These PB&J No-Bake Treats Are a Protein-Packed Snack for Pups (and Humans!)

You can’t go wrong with the classic peanut butter and jelly duo. They make for an easy-to-whip-up lunch or after-school snack. And while dogs can’t have jelly (it’s loaded with sugar and other harmful ingredients, after all), they can have blueberries. Blueberries are a healthful, hydrating treat high in fiber, vitamin C and vitamin K—and they’re one of the stars of this no-bake peanut butter and “jelly” dog treat.

Requiring just five ingredients, this homemade peanut butter dog treat is packed with protein and so easy to make. But what we love most about this recipe is it’s safe for humans, too. That’s right, they’re just as tasty for doggie and dog mom to enjoy—and that’s according to the recipe developer herself Brittany Mullins, creator of Eating Bird Food.

“They taste so good just as the recipe suggests making them, so no tweaks are needed,” Mullins says. “I also love that the recipe makes a large batch, so there’s plenty for everyone to enjoy!”

Gather your supplies (including dog paw and/or dog bone cookie cutters) and your fur babies (every chef needs a sous chef), and let’s make dog treats!

As with any human food, pet parents looking to incorporate new foods in their dog’s diet should consult with their veterinarian beforehand.

No-Bake Peanut Butter and ‘Jelly’ Dog Treats

no-bake dog treats on a plate

Yield:
approx. 16 treats

Serving size:
½-1 treat

Prep time:
15 minutes

Total time:
35 minutes

Ingredients

1 ¼ cups rolled oats

½ cup natural peanut butter (make sure it doesn’t contain xylitol, as it’s toxic to dogs)

¼ cup honey

¼ cup dried blueberries

2 tablespoons chia seeds

Pinch of salt (omit if your peanut butter is salted)

Supplies

Large mixing bowl

Dog paw and/or dog bone cookie cutters

Parchment paper


no-bake dog treats ingredients

Instructions

1

Place all ingredients in a large bowl and stir together well to combine.

Let dough sit out on the counter for about 20 minutes to let the oats absorb some of the moisture. This will make it easier to work with.

2

Pinch off a portion of the dough (about 1 tablespoon) and roll into a flat disc. Or press the dough down on a parchment-lined surface and use a cookie cutter to get the desired shape.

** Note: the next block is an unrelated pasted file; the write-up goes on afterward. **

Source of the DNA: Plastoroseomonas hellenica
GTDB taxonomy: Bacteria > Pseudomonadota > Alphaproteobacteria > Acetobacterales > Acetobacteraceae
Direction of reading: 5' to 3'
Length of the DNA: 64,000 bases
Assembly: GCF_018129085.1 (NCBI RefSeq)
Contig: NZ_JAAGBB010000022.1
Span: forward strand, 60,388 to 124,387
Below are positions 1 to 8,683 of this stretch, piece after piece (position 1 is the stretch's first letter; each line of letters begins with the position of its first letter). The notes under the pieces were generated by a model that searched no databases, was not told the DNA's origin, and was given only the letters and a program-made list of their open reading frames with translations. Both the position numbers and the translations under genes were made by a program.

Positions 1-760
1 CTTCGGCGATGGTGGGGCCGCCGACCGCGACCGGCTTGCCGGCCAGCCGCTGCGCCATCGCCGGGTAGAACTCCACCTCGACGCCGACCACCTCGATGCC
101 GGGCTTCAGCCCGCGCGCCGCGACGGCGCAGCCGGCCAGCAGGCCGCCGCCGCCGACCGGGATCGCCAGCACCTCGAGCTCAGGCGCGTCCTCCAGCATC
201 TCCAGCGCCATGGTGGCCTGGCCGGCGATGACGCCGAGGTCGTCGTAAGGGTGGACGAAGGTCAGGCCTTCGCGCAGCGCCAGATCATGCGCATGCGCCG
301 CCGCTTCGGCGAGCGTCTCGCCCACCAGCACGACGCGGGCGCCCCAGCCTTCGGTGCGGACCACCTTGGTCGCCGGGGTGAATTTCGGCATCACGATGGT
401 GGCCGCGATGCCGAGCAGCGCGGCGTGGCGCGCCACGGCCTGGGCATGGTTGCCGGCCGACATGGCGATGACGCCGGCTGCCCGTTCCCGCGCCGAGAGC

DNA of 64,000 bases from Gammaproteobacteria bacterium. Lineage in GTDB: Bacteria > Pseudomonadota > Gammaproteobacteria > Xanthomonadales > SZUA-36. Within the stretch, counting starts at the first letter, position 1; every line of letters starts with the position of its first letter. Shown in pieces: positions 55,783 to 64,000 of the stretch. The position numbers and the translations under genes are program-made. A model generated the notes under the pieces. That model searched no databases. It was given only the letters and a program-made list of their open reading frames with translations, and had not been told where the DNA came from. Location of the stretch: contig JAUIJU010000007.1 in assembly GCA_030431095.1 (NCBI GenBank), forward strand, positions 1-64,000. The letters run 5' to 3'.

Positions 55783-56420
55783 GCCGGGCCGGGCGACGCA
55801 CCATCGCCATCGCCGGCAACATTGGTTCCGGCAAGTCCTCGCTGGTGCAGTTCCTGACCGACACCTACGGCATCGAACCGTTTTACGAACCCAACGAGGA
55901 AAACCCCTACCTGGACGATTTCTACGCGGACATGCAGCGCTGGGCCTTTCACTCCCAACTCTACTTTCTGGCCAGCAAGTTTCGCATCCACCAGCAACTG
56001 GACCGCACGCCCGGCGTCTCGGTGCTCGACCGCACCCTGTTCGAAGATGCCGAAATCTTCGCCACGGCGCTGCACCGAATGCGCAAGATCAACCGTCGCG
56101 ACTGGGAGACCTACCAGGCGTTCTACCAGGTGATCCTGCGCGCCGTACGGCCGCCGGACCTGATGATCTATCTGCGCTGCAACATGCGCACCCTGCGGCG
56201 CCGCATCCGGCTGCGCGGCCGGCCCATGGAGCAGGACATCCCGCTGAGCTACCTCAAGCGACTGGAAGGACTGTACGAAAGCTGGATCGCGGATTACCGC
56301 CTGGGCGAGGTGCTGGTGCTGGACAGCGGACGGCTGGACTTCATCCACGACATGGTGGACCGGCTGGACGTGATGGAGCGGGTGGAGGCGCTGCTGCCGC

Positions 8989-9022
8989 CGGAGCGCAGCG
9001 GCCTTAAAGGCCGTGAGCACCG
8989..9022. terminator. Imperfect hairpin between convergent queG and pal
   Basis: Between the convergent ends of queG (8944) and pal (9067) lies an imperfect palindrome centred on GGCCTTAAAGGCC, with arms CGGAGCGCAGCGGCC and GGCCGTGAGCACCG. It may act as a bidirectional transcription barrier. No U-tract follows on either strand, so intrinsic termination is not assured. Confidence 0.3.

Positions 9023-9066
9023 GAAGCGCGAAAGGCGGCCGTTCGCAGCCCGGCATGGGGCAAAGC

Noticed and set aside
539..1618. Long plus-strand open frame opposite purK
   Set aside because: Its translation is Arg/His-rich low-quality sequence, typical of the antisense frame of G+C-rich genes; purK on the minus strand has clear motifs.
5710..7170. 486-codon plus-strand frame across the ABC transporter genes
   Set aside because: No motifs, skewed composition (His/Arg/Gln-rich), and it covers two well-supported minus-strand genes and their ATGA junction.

Continue with this method until you use all the dough.

3

Place treats in an airtight container, using parchment paper between layers so the treats don’t stick together.

Serve these treats right away or store in the fridge.

no-bake dog treats

Why can’t I roll these treats into balls?

Treats for dogs should not be rolled into balls, as these can be choking hazards. Tablespoon-size flat rounds or shapes, like bones or paws, are preferable.

How Much to Serve Your Dog

As you would with any other treat, serve your pooch a small amount. Treats should only constitute a small percentage of your pet’s daily dog food. We’re talking no more than 10 percent of your pet’s diet (and if your pet is overweight, even less than that).

For example, if your pet needs 600 calories per day, they should have no more than 60 calories from treats. Feeding too many treats can lead to nutrient deficiencies.

That said, one no-bake treat (in a batch of 16) is approximately 100 calories.

brittany mullins of eating bird food with her dog olive

Brittany Mullins and her dog, Olive

How to Safely Store These Dog Treats

To ensure proper food safety, refrigerate prepared cookies and consume within 3-4 days or transfer to a freeze-safe container and store for up to 1 month.

Store-bought Treats to Take on the Go

Between batches of these irresistible no-bake treats, make sure you have other protein-rich treats on hand for your pooch. Here are some popular options.

Meet Brittany Mullins of Eating Bird Food

Image

Mullins is a holistic nutritionist—and no stranger to embracing real foods (those without labels) to whip up healthful meals. Many of her recipes are naturally vegan, gluten-free, paleo or low carb; and she makes meals for her entire family—including her 14-year-old Yorkshire Terrier Olive.

“Despite her age, she’s tiny and still pretty spunky, so people often think she’s a puppy,” Mullins says of Olive. “Her favorite dog-friendly human food is peanut butter.”

Olive also loves these no-bake bites.

“Oh my gosh, yes! She can’t get enough of them,” Mullins says.

Check out Mullins’ new cookbook “Mostly Veggies.”

Want more homemade dog treat recipes? Oh, we’ve got plenty—from frozen dog treats, like pup-sicles, and pumpkin dog treats, like our pumpkin “pup cups,” to mini hot dog treats and much more. Happy noshing to you and your furry friends!
This recipe was reviewed by a veterinarian. It is intended as a treat or snack. In dogs with a history of pancreatitis or sensitive stomach, it is best to check with your vet to make sure that this is a safe treat for your dog. Any sudden changes to your pet’s diet can cause digestive upset.

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